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Kentucky Shareholder Law

Brief survey of Kentucky shareholder law.

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Kentucky Shareholder Law Survey

Right to Inspect Books and Records

Kentucky shareholders have the right to inspect corporate books and records upon written demand. The demand must give the corporation business five days notice. KY. REV. STAT. ANN. § 271B.16-020(1) (West 2009). The shareholder can inspect and copy during regular business hours at a reasonable location chosen by the corporation. § 271B.16-020(2).

The shareholder’s written demand must be made in good faith and for a proper purpose. § 271B.16-020(3)(a). He must “describe[ ] with reasonable particularity his purpose” and the records he wants to inspect. § 271B.16-020(3)(b). The records must be “directly connected” with the shareholder’s proper purpose. § 271B.16-020(3)(c).

If a minority shareholder states his intent to inspect corporate books and records, the corporation has the burden to show evidence that the request was not made for a proper purpose. Bennett v. Mack’s Supermarkets, Inc., 602 S.W.2d 143, 148 (Ky. 1979).

If the corporation fails to allow an inspection, the shareholder may petition with the Circuit Court located in the county where the corporation’s principal office is located. KY. REV. STAT. ANN. § 271B.16-040(1) (West 2009).

If the court orders the inspection, the corporation must bay the shareholder’s costs and reasonable attorney’s fees unless the corporation shows that the inspection was refused in good faith. § 271B.16-040(1).

Shareholder Oppression

A shareholder may apply for judicial dissolution if the shareholder can show that the directors or those controlling the corporation have acted in some way that is illegal or fraudulent. § 271B.14-300(2)(b).

Derivative Actions

Kentucky shareholders in close corporations can file a derivative suit to redress harm to the corporation. §271B.7-400(1); Allied Ready Mix Co. v. Allen, 994 S.W.2d 4, 8 (Ky. App. 1998). To have standing to bring a derivative suit, plaintiff must be a shareholder when the wrong occurred or become a shareholder through transfer by operation of law. § 271B-400(1). The shareholder must first make a demand on the corporation to take the desired action or show why the demand requirement was excused. §271B.7-400(2). The shareholder bears the burden to overcome the business judgment rule. Allied Ready Mix, 994 S.W.2d at 4.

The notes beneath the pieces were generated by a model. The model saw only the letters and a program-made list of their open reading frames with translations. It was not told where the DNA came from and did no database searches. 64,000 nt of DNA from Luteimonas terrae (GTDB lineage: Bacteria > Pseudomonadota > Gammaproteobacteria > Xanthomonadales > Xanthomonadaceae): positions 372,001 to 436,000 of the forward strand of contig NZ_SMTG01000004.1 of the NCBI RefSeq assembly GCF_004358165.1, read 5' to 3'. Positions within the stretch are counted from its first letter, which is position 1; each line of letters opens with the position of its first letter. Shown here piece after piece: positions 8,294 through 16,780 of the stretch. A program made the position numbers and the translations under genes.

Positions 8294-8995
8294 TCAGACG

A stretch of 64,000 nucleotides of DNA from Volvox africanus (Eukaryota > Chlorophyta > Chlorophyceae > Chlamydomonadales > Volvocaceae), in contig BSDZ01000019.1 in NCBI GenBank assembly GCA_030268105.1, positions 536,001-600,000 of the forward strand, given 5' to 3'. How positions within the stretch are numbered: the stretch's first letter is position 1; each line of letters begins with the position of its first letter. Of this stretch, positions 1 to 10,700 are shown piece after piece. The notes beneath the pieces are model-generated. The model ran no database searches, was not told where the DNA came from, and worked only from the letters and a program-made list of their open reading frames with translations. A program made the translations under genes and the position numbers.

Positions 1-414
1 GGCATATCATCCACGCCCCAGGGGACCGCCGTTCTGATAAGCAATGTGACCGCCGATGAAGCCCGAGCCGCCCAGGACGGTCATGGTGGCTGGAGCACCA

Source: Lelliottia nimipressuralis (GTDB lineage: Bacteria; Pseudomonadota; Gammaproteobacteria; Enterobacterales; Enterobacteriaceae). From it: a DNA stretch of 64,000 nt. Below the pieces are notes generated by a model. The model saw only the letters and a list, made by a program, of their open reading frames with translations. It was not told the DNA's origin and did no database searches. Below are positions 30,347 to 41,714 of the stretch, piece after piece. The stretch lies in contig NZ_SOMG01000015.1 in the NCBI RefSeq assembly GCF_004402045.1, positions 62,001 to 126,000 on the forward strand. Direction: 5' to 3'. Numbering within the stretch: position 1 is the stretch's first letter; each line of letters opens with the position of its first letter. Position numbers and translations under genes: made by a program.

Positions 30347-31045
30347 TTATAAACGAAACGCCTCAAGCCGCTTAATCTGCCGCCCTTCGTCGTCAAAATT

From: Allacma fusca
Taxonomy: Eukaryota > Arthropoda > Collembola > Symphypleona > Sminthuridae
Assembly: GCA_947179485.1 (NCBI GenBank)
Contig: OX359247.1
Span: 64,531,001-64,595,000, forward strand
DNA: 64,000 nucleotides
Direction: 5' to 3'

A shareholder may bring a direct action rather than a derivative action, but the shareholder must show that a violation of a duty owed directly to him. Stevens v. Lowder, 643 F.2d 1078, 1080 (5th Cir.), reh’g denied, 652 F.2d 1001 (1981).

A derivative action, once commenced, cannot be discontinued or settled without the court’s permission. §271B.7-400(3). If the court determines that the suit affects shareholders’ interest, the court will require that those shareholders be notified. §271B.7-400(3).

 

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We are licensed only in Texas

In order to remain on the cutting edge of business owner rights law, Fryar Law Firm keeps abreast of legal developments in all 50 states. This 50-state survey is presented for educational purposes. However, we do not hold ourselves out as experts on the law of any jurisdiction other than Texas, and we may not practice law in any other state, with the following exceptions:

  • The lawsuit involves a non-Texas company but may be brought in Texas courts--example, if the client is a Texan or the company operates in Texas.

  • We are part of a legal team that includes local counsel. Out of state legal teams benefit from our experience when we consult. We may also act as lead counsel, if we have local co-counsel and permission of the court.

  • We are offering general consultation and are performing our work in Texas. We often consult with out-of-state clients on litigation strategy or assist them in organizing for litigation or settlement or in putting together a legal team. We also assist out-of-state clients in exercising their rights to corporate information.

This post represents our opinion regarding the relevant shareholder oppression and minority ownership rights law. However, not everyone agrees with us, and the law is changing quickly in this area. This page may not be up to date. Be sure to consult with qualified counsel before relying on any information of this page. See Terms and Conditions.

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